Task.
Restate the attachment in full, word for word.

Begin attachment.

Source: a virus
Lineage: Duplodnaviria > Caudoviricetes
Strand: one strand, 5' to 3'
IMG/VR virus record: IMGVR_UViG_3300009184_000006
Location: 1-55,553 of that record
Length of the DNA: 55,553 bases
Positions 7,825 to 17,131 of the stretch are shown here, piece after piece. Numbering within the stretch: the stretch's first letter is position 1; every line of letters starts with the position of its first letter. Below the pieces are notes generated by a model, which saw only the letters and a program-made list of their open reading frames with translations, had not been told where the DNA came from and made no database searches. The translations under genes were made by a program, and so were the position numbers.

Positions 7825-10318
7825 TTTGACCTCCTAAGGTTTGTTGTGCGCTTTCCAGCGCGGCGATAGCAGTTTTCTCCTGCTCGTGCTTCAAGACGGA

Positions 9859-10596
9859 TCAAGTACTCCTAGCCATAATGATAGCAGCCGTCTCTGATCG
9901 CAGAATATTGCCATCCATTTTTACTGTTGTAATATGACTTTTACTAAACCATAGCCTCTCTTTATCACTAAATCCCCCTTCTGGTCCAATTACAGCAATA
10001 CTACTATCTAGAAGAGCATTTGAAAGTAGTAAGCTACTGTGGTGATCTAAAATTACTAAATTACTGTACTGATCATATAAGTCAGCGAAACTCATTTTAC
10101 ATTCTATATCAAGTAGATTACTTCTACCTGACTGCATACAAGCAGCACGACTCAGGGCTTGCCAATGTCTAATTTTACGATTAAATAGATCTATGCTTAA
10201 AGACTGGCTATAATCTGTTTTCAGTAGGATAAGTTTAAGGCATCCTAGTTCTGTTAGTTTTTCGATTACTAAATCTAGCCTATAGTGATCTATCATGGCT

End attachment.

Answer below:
Source: a virus
Lineage: Duplodnaviria > Caudoviricetes
Strand: one strand, 5' to 3'
IMG/VR virus record: IMGVR_UViG_3300009184_000006
Location: 1-55,553 of that record
Length of the DNA: 55,553 bases
Positions 7,825 to 17,131 of the stretch are shown here, piece after piece. Numbering within the stretch: the stretch's first letter is position 1; every line of letters starts with the position of its first letter. Below the pieces are notes generated by a model, which saw only the letters and a program-made list of their open reading frames with translations, had not been told where the DNA came from and made no database searches. The translations under genes were made by a program, and so were the position numbers.

Positions 7825-10318
7825 TTTGACCTCCTAAGGTTTGTTGTGCGCTTTCCAGCGCGGCGATAGCAGTTTTCTCCTGCTCGTGCTTCAAGACGGA

Positions 9859-10596
9859 TCAAGTACTCCTAGCCATAATGATAGCAGCCGTCTCTGATCG
9901 CAGAATATTGCCATCCATTTTTACTGTTGTAATATGACTTTTACTAAACCATAGCCTCTCTTTATCACTAAATCCCCCTTCTGGTCCAATTACAGCAATA
10001 CTACTATCTAGAAGAGCATTTGAAAGTAGTAAGCTACTGTGGTGATCTAAAATTACTAAATTACTGTACTGATCATATAAGTCAGCGAAACTCATTTTAC
10101 ATTCTATATCAAGTAGATTACTTCTACCTGACTGCATACAAGCAGCACGACTCAGGGCTTGCCAATGTCTAATTTTACGATTAAATAGATCTATGCTTAA
10201 AGACTGGCTATAATCTGTTTTCAGTAGGATAAGTTTAAGGCATCCTAGTTCTGTTAGTTTTTCGATTACTAAATCTAGCCTATAGTGATCTATCATGGCT